Monday, September 21, 2009

Social Media and Market Research

Earlier this month Brad Bortner posed this question in The Forrester Blog For B2B Market Research Professionals:
"Are MROCs [Market Research Online Communities] the next big thing in market research, and will they eventually take measurable share from traditional qualitative research?"
Sentient Services has been working in online qualitative for a few years now through asynchronous bulletin board focus groups. While you give up a lot in moving away from a face-to-face interaction (body language, vocal intonation, etc.), in an asynchronous online group you have a lot of different strengths.
  1. Less time restraint – respondents have more time to think, they can look up notes and do “homework” assignments. Additionally, we can let side conversations go and see if the tangent provides additional insight
  2. Broader coverage – asynchronous participation means that respondents aren’t locked into 6-8pm ET, making time zones a non-issue. This translates to breaking down some geographic boundaries.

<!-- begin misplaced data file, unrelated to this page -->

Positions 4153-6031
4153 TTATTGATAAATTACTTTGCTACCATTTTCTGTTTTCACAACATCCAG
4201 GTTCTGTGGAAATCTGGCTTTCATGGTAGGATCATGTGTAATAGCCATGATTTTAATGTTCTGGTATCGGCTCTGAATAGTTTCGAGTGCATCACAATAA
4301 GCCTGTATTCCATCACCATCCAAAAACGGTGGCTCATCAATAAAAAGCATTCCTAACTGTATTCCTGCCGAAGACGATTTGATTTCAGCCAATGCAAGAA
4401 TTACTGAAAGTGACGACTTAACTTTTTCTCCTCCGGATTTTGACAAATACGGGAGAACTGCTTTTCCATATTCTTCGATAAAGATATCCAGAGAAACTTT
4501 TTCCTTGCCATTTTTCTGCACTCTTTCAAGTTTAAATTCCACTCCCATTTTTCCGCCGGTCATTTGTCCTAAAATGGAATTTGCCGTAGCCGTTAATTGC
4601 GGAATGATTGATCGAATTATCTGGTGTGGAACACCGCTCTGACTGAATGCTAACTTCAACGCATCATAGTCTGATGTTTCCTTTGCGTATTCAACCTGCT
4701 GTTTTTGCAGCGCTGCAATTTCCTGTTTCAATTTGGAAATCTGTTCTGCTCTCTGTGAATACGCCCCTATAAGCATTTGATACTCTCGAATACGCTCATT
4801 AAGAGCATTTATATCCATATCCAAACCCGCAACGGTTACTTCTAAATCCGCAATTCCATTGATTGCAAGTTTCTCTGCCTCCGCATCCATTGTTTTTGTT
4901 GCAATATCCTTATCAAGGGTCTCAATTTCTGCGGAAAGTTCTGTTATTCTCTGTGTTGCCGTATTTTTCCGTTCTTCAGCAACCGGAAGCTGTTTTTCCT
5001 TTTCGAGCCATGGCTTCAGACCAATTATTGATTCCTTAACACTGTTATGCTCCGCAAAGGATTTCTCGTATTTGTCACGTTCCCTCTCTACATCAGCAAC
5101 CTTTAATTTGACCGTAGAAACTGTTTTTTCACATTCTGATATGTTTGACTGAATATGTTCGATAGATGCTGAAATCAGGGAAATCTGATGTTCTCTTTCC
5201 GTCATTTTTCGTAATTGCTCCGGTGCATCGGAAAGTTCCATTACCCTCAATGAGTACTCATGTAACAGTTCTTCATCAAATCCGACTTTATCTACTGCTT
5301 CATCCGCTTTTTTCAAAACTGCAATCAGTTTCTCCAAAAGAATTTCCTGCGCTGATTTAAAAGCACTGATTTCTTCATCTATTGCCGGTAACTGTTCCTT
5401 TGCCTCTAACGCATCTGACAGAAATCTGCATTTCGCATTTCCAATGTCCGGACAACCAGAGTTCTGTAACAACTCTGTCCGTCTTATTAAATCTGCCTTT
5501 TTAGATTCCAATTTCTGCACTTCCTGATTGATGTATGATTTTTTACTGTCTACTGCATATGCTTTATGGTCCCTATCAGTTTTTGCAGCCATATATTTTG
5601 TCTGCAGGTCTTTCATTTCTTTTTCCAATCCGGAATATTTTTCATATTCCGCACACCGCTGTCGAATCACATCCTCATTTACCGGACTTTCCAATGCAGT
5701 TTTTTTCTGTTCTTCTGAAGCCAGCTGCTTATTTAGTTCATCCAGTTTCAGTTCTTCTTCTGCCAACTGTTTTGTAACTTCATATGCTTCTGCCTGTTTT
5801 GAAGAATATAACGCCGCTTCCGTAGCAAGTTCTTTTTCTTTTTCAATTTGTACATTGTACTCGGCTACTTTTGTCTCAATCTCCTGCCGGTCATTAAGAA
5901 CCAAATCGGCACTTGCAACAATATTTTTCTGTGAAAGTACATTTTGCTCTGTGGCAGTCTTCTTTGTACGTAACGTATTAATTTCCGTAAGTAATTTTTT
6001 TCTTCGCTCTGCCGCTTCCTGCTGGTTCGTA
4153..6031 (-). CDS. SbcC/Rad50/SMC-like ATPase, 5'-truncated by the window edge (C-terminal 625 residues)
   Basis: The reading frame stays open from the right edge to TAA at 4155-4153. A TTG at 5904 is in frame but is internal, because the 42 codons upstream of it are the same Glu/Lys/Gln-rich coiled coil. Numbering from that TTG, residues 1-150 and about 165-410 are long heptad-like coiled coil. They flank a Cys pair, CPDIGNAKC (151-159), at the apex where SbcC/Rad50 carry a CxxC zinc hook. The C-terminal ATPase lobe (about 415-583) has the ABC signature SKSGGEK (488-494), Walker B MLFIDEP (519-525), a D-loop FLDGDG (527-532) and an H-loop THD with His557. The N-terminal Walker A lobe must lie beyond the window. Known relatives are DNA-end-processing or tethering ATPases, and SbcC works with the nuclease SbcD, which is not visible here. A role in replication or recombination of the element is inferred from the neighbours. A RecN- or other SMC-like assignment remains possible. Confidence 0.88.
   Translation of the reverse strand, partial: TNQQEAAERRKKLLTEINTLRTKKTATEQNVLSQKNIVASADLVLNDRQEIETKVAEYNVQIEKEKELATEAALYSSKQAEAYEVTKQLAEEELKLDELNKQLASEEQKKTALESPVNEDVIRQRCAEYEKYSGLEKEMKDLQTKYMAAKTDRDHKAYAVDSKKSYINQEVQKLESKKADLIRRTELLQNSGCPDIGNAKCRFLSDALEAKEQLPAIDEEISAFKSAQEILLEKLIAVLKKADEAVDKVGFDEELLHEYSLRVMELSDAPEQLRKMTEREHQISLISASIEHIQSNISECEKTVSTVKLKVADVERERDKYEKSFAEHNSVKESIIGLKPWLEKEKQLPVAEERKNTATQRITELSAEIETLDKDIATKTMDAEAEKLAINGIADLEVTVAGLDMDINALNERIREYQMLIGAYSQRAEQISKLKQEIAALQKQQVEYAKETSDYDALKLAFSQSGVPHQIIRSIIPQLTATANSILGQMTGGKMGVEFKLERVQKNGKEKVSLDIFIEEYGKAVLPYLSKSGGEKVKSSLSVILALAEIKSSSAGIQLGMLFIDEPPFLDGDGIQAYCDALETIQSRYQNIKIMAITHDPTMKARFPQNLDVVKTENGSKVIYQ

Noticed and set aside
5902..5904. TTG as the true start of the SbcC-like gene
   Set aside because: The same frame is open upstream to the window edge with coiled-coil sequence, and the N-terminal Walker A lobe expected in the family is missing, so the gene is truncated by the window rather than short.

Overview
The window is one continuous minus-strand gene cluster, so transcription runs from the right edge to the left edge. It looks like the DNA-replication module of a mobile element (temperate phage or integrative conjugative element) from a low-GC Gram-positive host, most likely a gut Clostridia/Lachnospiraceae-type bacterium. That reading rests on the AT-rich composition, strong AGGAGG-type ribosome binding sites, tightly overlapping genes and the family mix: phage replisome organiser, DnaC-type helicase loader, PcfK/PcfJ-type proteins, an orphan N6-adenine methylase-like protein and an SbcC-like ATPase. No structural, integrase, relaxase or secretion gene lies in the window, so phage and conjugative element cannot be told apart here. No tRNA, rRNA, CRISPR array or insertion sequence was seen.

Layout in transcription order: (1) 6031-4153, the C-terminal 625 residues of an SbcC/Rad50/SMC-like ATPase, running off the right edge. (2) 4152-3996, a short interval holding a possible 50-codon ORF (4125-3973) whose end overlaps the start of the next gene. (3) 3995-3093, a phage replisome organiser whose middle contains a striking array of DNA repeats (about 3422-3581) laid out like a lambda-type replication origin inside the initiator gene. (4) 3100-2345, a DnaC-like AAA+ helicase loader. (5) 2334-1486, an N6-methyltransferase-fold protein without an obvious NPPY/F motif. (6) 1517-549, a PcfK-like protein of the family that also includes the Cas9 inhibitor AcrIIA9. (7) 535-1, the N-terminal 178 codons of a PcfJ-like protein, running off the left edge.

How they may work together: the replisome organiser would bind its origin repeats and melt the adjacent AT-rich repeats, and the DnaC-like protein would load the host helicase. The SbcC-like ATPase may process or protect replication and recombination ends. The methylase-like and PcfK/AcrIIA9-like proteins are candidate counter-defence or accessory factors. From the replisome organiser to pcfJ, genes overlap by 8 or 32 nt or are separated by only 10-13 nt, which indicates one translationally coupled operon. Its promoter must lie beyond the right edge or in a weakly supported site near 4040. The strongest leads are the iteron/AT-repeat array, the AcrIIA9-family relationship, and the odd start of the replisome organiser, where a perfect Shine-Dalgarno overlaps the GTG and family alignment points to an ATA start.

3. Bigger groups – we’re not limited to the capacity of a conference room, meaning that we “seat” at least 12 participants per group (vs. 6-8 participants in a traditional group).
While we’ve previously scrutinized sample goodness when using social networks for market research and the value of polling features in LinkedIn, I believe MROCs (private online communities focused on research) are just an extension of online methodologies we already see. Instead of recruiting participants to one online discussion or survey, they are being recruited for continuing feedback on a variety of topics. And MROCs will impact both qualitative and quantitative research – it’s just as easy to host a survey in an online community as it is a forum discussion.

What are your thoughts on MROCs? What other evolutions do you foresee in the research industry?

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